Cases reported "Diplopia"

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1/15. Thyroid ophthalmopathy presenting as superior oblique paresis.

    Six patients with thyroid ophthalmopathy presented with what appeared to be a unilateral superior oblique paresis by the three-step test, which was eventually followed by more typical findings of thyroid disease. This early motility defect in thyroid ophthalmopathy may be caused by a restrictive process due to involvement of the inferior rectus muscle. Clues to the proper diagnosis included an increase in vertical deviation in upgaze, elevation of intraocular tension in upgaze, and the lack of excyclodeviation. These features should be assessed in patients with isolated superior oblique paresis.
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2/15. A case of hypothyroid Graves' disease following external radiation therapy to the cervical region.

    A case of hypothyroid Graves' disease occurred following external radiation therapy to the cervical region is described. Severe hypothyroidism developed in a 56-year-old man 6 months after external radiation therapy for submandibular cancer. Serological evaluation of thyroid autoimmunity revealed the presence of antithyroid antibodies and thyrotropin-binding inhibitory immunogloblins (TBII). diplopia, limitation of downward gaze, and palpebral edema developed 2 years after levothyroxine replacement therapy. Ocular magnetic resonance imaging revealed marked hypertrophy of the bilateral extraocular muscles with signal hyperintensity on T2-weighted images. This infiltrative ophthalmopathy showed marked improvement after additional treatment with high-dose methylprednisolone and orbital radiation, in parallel with a decrease in TBII. These results suggest that radiation-associated thyroidal injury might be associated with the etiology of hypothyroid Graves' disease.
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keywords = ophthalmopathy
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3/15. Differential diagnosis and management of acquired sixth cranial nerve palsy.

    BACKGROUND: Cranial nerve VI innervates the lateral rectus muscle. A lesion will result in esotropia greater at distance and an ipsilateral abduction deficiency. After the age of 50 years, vascular diseases are the most commonly known causes. CASE REPORT: A 55-year-old white man reporting a 2-week history of horizontal diplopia that was worse at distance was found to have a left sixth cranial nerve paresis. The patient was diagnosed with hypertension and placed on medications. At the 4-week follow-up visit, the abduction deficiency had resolved. DISCUSSION: The incidence of sixth nerve palsy is 11.3 in 100,000. A lesion anywhere along the course of the nerve, from the pons to the orbit, can cause a paresis or palsy. After ruling out trauma and non-neurological problems, cases should be classified into neurologically isolated or non-neurologically isolated cases. Neurologically isolated sixth nerve palsies are associated most commonly with vascular disease. Non-neurologically isolated sixth nerve palsies typically are associated with more grave conditions. CONCLUSION: A sixth nerve palsy of vascular or undetermined causes typically resolves within 6 to 8 weeks. If resolution does not occur within 2 to 3 months, the condition progresses, or if additional neurologic signs or symptoms develop, imaging studies are indicated.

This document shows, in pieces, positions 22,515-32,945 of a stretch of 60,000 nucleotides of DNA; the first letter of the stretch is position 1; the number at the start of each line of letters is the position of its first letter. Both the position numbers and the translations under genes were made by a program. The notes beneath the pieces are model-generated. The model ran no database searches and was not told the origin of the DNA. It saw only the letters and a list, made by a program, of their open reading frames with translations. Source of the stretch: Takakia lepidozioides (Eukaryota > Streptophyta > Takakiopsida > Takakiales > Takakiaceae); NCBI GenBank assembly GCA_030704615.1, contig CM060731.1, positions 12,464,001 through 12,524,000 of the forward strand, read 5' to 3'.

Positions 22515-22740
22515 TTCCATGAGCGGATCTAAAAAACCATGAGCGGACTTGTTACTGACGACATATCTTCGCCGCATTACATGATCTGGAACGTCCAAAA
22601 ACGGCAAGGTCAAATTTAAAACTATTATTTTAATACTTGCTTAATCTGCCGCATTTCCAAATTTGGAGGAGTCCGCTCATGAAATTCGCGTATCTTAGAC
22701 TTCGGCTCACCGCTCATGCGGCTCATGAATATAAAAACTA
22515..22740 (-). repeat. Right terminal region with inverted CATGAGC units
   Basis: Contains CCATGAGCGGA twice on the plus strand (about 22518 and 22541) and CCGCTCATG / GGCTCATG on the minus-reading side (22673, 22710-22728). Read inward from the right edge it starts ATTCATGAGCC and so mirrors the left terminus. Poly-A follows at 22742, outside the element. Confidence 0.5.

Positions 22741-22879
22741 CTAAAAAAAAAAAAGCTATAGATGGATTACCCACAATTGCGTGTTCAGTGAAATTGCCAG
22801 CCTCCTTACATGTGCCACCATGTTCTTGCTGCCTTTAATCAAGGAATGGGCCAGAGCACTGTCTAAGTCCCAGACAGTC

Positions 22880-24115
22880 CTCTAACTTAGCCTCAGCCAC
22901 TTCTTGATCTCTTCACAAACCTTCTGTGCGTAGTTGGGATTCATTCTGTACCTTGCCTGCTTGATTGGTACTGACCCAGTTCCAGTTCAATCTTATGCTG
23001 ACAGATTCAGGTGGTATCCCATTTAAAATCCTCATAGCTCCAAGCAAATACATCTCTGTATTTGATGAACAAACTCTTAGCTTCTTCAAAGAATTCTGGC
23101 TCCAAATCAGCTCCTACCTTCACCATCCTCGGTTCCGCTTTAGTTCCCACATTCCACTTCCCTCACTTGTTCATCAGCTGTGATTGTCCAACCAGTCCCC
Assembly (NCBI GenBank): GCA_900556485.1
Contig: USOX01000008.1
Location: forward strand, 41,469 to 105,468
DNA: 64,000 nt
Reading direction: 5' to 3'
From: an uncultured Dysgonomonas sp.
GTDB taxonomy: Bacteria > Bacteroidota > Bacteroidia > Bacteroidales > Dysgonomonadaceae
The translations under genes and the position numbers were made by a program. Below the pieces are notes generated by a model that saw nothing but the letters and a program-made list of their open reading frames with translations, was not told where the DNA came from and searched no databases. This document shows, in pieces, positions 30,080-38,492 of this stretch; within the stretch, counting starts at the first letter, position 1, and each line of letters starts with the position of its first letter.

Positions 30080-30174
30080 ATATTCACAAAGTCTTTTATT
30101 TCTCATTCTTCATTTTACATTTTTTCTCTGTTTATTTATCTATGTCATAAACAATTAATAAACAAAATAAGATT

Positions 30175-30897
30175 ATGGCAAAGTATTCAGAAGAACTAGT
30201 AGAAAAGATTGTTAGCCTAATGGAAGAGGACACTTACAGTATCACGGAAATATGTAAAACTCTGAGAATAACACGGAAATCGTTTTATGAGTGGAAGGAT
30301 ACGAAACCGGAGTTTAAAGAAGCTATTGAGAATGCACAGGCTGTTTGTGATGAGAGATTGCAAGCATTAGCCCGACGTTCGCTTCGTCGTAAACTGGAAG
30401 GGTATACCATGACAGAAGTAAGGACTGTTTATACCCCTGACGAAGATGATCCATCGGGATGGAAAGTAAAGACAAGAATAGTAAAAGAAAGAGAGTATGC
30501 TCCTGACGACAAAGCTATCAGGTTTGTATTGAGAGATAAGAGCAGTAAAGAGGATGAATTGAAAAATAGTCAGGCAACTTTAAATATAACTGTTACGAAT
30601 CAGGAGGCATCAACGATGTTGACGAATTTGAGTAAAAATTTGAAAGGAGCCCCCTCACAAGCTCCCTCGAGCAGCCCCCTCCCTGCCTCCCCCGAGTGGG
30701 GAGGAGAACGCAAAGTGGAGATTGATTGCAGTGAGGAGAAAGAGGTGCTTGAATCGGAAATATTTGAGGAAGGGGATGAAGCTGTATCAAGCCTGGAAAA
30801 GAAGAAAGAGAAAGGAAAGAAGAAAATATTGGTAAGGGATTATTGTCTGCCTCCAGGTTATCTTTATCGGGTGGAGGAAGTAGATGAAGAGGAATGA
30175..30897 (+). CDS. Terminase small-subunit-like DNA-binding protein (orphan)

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4/15. magnetic resonance imaging in diagnosis and follow-up of minimal thyroid ophthalmopathy.

    We report a case of minimal thyroid ophthalmopathy treated with intravenous methylprednisolone, in which precise identification of the involved muscle was possible with the use of surface coil magnetic resonance (MR) imaging. Intravenous methylprednisolone was more effective than the oral prednisolone as judged by orbital MR imaging. MR imaging is one of the useful tools in the diagnosis and assessment of treatment in this field.
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keywords = ophthalmopathy
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5/15. Concomitant euthyroid Graves' ophthalmopathy and isolated ocular myasthenia gravis.

    A 44 year old diabetic woman presented with diplopia and bilateral ptosis and mild exophthalmos. The patient was clinically euthyroid, the baseline thyroid function tests were normal, but the thyroid stimulating hormone response to thyrotrophin releasing hormone was flat. Computed tomographic scan and magnetic resonance imaging of the orbits showed left medial and inferior rectus muscle thickening, more prominent on the left side, consistent with Graves' disease. The tensilon stimulation test resulted in resolution of the ptosis and partial improvement of the ophthalmoplegia. The single fibre electromyography was consistent with a defect in neuromuscular transmission. However, forced duction test was normal and anti-acetylcholine receptor antibodies were undetectable. Significant improvement of the extraocular muscle function and resolution of the right ptosis had resulted from anticholinesterase therapy. These findings and the clinical response to therapy were consistent with concomitant euthyroid Graves' ophthalmopathy and ocular myasthenia gravis. Coexistent isolated ocular myasthenia gravis and Graves' ophthalmopathy is rare and should be considered in patients with findings of ocular myasthenia and extraocular muscle dysfunction.